Business

Clean Laundry co-founder reflects on laundromat company's boom

Business that started in Waterloo now has 11 stores in 4 states

The exterior is seen Nov. 21 at Clean Laundry in Cedar Rapids. The “non-traditional” laundromat business has four stores in the Cedar Rapids area. (Rebecca F. Miller/The Gazette)
The exterior is seen Nov. 21 at Clean Laundry in Cedar Rapids. The “non-traditional” laundromat business has four stores in the Cedar Rapids area. (Rebecca F. Miller/The Gazette)
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When it comes to “sexy” businesses, Ethan Akin is the first to admit that laundromats fall short of that descriptor.

Even so, Clean Laundry’s co-founder, of Waterloo, saw the potential to carve out a niche for a “higher standard” of self-service laundry stores, with larger up-front investments in sleek facilities to pique customers’ interest.

A “non-traditional” laundromat business, Clean Laundry stores boast multiload large-capacity washing machines and dryers, large-screen HDTVs, wireless internet and comfortable seating, available 24 hours a day.

“A laundromat is not a sexy business like a restaurant or a doughnut place that you can easily market, where a customer can drive by, see you, turn in and decide to use your business,” Akin said. “You can’t do that with laundry. You need to have made a conscious decision that ‘I need to do my laundry, I need to have my laundry with me, I need to bring it to this place.’ ”

The laundromat world was far from unfamiliar to Akin, who graduated from the University of Northern Iowa with a marketing degree in 2009.

His father and Clean Laundry co-founder, Phil Akin, had in 1983 launched Duds ‘n Suds, a half-bar, half-laundromat concept that Ethan Akin said expanded to 135 stores in 35 states and overseas, though his father lost his controlling interest during a venture capitalist takeover years later.

Three decades later, however, Phil Akin kept a journal of ideas, including how a different laundromat business might look, said his son, who in 2013 was working at his father’s marketing business CoreComp Advisors.

“He just approached me one day and said, ‘I think this is a good location where we could do a laundromat,” Ethan Akin said, noting one catch — Phil Akin would back the venture financially but “wanted nothing to do with” day to day operations.

For Ethan, stepping into the business around which he had grown up was a “gamble” at first. He said he eventually became more comfortable, in part after recognizing what he saw as a lack of quality laundromats around Waterloo.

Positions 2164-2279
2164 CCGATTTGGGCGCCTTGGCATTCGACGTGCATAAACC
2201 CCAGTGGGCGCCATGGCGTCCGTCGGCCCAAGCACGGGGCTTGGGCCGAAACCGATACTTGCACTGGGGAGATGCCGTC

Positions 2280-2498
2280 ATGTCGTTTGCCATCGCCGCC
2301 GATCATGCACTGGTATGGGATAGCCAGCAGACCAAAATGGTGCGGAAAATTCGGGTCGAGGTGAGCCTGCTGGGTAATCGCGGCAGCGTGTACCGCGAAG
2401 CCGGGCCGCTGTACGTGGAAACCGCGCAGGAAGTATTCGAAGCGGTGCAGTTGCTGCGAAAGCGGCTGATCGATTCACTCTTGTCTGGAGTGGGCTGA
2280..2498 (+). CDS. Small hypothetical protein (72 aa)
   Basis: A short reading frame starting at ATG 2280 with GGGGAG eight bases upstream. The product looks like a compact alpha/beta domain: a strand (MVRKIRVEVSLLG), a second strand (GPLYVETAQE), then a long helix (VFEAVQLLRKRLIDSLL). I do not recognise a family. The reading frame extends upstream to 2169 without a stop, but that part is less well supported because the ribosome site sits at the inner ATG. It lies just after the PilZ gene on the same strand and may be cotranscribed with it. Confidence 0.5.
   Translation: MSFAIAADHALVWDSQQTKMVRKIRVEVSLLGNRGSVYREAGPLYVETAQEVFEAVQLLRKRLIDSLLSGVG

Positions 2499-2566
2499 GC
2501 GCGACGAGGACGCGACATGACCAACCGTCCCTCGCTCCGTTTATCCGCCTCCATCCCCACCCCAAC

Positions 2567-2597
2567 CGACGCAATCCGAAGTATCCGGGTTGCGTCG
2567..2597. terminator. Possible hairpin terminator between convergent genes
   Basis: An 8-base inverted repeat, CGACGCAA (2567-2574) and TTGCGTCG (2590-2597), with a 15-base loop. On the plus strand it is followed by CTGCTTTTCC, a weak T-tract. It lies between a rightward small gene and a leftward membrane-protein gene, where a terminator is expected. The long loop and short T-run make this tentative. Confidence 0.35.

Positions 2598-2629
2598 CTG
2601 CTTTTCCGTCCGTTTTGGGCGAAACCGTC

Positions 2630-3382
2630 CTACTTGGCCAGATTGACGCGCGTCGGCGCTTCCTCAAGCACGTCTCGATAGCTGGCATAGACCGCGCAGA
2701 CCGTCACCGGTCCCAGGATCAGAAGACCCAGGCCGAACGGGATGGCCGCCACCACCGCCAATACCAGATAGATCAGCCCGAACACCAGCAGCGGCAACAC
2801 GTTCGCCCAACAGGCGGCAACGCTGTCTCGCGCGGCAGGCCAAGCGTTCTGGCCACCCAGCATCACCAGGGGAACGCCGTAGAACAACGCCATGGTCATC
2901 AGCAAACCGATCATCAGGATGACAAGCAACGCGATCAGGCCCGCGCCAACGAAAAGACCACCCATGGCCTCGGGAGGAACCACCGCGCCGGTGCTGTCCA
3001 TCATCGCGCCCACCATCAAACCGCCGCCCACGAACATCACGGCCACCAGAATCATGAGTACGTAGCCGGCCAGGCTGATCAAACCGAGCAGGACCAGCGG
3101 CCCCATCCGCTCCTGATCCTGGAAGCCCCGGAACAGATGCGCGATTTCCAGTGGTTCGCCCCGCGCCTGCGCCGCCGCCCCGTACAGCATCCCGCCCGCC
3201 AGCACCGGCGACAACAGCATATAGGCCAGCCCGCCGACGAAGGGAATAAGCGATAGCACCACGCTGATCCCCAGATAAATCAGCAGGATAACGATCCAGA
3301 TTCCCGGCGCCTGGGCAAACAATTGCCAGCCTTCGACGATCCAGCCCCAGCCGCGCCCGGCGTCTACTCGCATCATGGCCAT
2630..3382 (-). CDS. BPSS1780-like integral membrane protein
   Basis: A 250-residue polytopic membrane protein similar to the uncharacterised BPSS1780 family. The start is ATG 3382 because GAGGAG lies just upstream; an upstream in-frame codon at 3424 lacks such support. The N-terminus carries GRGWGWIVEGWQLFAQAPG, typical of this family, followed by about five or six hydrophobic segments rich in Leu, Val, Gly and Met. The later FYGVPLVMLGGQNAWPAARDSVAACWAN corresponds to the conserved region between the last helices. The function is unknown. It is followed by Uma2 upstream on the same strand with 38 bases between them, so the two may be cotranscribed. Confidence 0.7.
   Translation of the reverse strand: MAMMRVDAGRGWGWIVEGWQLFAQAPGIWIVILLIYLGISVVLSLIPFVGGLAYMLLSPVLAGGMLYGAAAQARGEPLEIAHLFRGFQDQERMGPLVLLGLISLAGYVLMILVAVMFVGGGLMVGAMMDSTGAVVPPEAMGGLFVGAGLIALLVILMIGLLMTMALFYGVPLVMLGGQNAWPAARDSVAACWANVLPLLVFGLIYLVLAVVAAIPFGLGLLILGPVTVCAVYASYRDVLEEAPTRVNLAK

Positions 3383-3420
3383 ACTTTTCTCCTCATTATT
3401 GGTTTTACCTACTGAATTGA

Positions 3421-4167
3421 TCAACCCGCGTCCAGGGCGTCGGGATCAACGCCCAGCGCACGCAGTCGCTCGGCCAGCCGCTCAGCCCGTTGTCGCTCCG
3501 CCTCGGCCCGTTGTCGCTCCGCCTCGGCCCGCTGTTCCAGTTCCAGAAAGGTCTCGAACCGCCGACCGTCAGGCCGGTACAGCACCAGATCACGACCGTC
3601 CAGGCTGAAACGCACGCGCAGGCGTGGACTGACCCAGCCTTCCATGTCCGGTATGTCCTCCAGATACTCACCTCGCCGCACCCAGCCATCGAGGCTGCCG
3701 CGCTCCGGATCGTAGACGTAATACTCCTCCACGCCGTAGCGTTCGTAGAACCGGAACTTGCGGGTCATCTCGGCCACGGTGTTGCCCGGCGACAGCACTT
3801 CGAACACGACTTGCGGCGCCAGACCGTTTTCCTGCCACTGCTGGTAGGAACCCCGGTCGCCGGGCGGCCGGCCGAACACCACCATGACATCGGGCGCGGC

“I’d been living in apartments for 10 years. ... I’d seen every single laundromat in town, 12 to 15 of them,” Akin said. “I just had an internal list of, this place is dirty, this place is dark, this place is loud, the things that you don’t like about where you’re at. You make a chart and write down all these issues that a laundromat might have over the span of 5, 10, 15, 20 years, and ask, is there any way that you could spend more money and invest in better stuff up front?”

Clean Laundry opened its first store in 2014 in Waterloo, and a second one in the city about a year and a half later. Though Akin said his business’ growth was a slow burn at first, it later gained steam in expanding.

The Akins had agreements with licensees to open Clean Laundry stores in Kissimmee, Fla., and St. Anthony, Minn., by August 2017, when Urbana-based Clickstop acquired their business.

Akin said he initially had “no interest whatsoever” in selling Clean Laundry but eventually came around, after Clickstop founder Tim Guenther mentioned the company would become employee-owned.

Since then, Clean Laundry has grown to encompass 11 stores in four states, including four Cedar Rapids area stores, and a most recent opening Nov. 4 in Liberty, Mo. — or an average of one new store per month, Ethan Akin said.

Akin, who operates Clean Laundry’s Waterloo locations, said the company hopes to expand this average to two stores per month in 2020 and three per month in 2021.

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Of Clean Laundry’s growth to date, he said, “We’re definitely excited that this many people have found this much interest in a laundromat. ... It’s the ability to go at the right speed without outgrowing ourselves too fast.”

Comments: (319) 398-8366; thomas.friestad@thegazette.com

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